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Posted on Apr 3, 2008 in Across the US, Campaign '08, Congress, Conservatism, Democrats, Economy, Government, Party Politics, Spending, Taxes

Senate takes on Housing Stimulus

Despite the fact that I’m not a homeowner, I’ve become more and more troubled by the proposals I’ve heard buzzing around the Hill, all aimed at trying save those homeowners who are having a hard time making payments on their sub-prime mortgage loans.

While I think it’s unfortunate when people don’t have the money they need to pay down their debts, it’s almost impossible for me to feel sorry for those who are in trouble because they cant afford their mortgage payments.

These loans were initiated by the homeowner, with terms that were clearly spelled out and agreed to. Just like when you open a credit card, you know exactly what interest rate you’re going to get. The same holds true with any home loan, before you sign on the dotted line, the terms are clearly laid out. If you don’t understand, or something seems fishy, it’s your responsibility to get clarification.Subprime

Yes, even for those who borrowed sub-prime loans.

People who took out these loans knew that their teaser rate would only be temporary or else it wouldn’t have been called a “teaser” or “introductory” rates. Even with these temporary (teaser) rates, these people knew that there would come a time down the road when their payments would increase and they would be held responsible for ensuring those payments were made. Just like any contract, if you don’t meet the terms, there are consequences and penalties.

I was always told that part of being an adult was living up to your responsibilities and making sure you never take on more debt than you can handle. However, if you do, you have to pay the consequences and live with your mistake and learn a lesson for the future.

I guess it’s that logic that is making the latest housing stimulus proposal so difficult for me to comprehend and accept.

Here are some of the details of what it could contain if passed (via :

* $4 billion in community block grants for states and local governments to buy and refurbish foreclosed properties
* New bond authority for states that can be used to refinance subprime mortgages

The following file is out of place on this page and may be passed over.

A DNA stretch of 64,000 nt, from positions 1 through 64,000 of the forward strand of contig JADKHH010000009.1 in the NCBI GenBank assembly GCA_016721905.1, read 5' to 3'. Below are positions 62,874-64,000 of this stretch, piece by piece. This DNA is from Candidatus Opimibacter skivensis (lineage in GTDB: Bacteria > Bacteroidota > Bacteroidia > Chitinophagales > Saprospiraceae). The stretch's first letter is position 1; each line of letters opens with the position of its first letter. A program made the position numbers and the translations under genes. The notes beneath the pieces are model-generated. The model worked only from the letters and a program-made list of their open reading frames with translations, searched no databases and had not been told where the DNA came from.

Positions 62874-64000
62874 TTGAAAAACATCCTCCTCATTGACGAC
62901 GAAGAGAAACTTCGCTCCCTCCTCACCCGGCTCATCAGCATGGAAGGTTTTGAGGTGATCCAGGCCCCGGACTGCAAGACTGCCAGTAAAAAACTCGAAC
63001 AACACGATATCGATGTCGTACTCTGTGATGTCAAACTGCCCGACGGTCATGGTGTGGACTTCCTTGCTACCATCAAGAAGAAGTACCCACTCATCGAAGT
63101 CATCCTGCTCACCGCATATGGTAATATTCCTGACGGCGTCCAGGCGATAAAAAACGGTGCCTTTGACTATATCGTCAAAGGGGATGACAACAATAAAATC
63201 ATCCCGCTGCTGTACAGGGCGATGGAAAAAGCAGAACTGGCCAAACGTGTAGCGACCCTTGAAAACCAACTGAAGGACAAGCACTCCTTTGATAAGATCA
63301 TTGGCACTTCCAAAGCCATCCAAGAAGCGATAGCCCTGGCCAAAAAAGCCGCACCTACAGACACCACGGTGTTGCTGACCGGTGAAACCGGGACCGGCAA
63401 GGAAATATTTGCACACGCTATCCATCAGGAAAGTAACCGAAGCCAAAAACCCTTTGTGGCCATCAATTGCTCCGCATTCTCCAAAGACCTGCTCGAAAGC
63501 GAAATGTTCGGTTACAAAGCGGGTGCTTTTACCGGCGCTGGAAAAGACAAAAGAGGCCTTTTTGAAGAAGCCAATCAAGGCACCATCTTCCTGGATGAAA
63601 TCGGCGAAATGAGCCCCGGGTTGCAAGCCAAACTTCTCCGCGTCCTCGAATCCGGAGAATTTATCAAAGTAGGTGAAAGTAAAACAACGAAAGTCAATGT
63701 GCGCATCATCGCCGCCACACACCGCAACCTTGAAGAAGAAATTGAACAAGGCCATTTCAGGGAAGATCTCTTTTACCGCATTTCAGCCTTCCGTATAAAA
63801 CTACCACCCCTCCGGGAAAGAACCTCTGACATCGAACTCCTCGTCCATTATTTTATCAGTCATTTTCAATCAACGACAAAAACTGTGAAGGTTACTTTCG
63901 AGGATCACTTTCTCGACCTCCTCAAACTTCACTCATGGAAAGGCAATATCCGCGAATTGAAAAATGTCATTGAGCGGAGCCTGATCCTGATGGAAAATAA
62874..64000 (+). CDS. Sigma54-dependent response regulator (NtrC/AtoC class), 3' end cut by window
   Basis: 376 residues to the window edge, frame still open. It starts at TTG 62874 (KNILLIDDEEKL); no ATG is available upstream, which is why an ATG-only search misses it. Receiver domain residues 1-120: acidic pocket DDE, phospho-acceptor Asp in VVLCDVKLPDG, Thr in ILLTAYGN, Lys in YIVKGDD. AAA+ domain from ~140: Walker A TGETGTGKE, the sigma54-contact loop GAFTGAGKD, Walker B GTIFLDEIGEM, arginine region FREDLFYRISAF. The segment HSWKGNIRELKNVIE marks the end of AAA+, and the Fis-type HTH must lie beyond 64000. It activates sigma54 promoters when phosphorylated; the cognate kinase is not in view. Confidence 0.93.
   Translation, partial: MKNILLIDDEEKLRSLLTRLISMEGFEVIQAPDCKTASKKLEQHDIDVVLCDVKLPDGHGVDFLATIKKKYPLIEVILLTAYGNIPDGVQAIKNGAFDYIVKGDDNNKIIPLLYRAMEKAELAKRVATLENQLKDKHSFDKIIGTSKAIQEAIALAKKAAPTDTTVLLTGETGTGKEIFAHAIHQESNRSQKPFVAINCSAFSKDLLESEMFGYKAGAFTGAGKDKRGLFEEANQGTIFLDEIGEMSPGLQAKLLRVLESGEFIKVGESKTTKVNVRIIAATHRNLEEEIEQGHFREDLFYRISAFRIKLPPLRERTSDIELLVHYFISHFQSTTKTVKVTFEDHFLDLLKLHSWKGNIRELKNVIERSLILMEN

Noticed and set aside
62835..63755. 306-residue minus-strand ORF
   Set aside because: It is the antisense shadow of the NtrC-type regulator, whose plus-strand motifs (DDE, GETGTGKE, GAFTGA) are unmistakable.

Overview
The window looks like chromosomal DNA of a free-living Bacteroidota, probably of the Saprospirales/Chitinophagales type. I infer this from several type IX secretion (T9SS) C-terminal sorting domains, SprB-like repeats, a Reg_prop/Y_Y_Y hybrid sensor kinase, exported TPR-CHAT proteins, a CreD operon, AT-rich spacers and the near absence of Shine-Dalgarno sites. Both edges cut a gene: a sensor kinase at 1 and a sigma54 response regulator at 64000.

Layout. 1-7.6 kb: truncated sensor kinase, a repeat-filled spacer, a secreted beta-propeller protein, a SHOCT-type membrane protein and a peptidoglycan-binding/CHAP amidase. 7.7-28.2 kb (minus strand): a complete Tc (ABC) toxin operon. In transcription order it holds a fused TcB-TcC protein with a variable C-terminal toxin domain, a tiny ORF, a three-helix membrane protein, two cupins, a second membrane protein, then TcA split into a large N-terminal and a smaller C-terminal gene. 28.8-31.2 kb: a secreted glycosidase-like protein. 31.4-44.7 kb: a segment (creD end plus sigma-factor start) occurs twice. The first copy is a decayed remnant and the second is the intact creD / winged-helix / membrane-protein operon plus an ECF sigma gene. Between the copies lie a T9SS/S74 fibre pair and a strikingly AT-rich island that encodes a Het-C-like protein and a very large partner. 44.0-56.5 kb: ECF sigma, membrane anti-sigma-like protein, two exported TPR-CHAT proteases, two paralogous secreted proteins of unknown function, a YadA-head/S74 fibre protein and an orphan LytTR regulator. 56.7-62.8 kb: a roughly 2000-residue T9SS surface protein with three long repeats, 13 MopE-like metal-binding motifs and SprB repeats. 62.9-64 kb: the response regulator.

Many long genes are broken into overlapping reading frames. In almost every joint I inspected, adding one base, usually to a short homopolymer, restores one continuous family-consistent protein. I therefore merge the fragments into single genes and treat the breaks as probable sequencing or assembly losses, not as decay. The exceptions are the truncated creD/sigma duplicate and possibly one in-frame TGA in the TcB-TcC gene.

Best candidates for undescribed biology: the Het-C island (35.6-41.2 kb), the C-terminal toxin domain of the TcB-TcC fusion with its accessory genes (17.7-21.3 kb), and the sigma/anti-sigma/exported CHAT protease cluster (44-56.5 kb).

* Tax credits for people who buy and occupy homes in or near foreclosure. Sen. Johnny Isakson, R-Georgia, has proposed a $15,000 credit, but no dollar amount has been agreed on so far
* Tax benefits for homebuilders to reclaim past taxes paid
* New disclosure and transparency requirements for loans
* New money for foreclosure counseling
* New Federal Housing Administration rules that would reduce down payments on FHA loans and an increase in the size of a mortgage the FHA can insure

What happened to holding people responsible for their action? Are people no longer required to live with the consequences of bad decisions? Is the government going to bail out everyone when they have a problem?

While these are all questions that need to be addressed, the more important question that needs to be asked is why are responsible people, those who decided to rent, or take on fixed-rate mortgages, being penalized because of the actions of those who didn’t do their homework? Why should I have to pay for people who made a bad decision?

Do people not realize that government bailouts only provide a temporary fix, but more importantly as I just mentioned, cause responsible people to have to take on the burden of those who weren’t prudent. This seems worse than welfare!

If it wasn’t an election year, I can guarantee that no conservative Republican would be supporting measures that had these terms. However, since it is an election year, it seems that ideology and party platform are commonly thrown aside to win points back in their states.

But what about those in the district who are being responsible, those who did their research and planned ahead? Are each of these members willing to go back home and say, “I’m glad you’re responsible, but because your neighbor isn’t, we’ll pass their bill on to you?”

Unfortunately, the congressional spin machine will deliver this bill as if it was a cure-all to cancer and nobody will have to break down the cost or long-term consequences.

The media will tout this as a great accomplishment, and the House and Senate leadership will receive many accolades. Getting credit for promoting responsibility, I guess it’s that logic that gives Congress its high approval ratings.

Once the final bill is passed, I hope to go through it and get a breakdown of how much this will cost per taxpayer so people can get a better understanding of just how much money the government is throwing away on these rediculous bailout efforts.

Beyond the dollar amount, the reality is that none of these bailouts are going to last long. People will still be irresponsible. Companies will still find themselves in debt. However, thats will always be a concern and things have gotten better over time.

Instead of the government fixing everything, maybe we should just sit back and let the market make its necessary corrections and see what happens from there. For those who made the poor decision of taking out these loans, I guarantee that they will be the first to Google “financial responsibility” and make sure everyone they know does the same. If not, let them learn the hard way.

I’ve noticed that every time there is a panic, at least $1billion (thats $1,000,000,000) is guaranteed to come out of Washington to try and solve the problem. However, these problems always seem to keep coming back in some form.

Maybe its Washington, not the economy thats really the problem. Thoughts?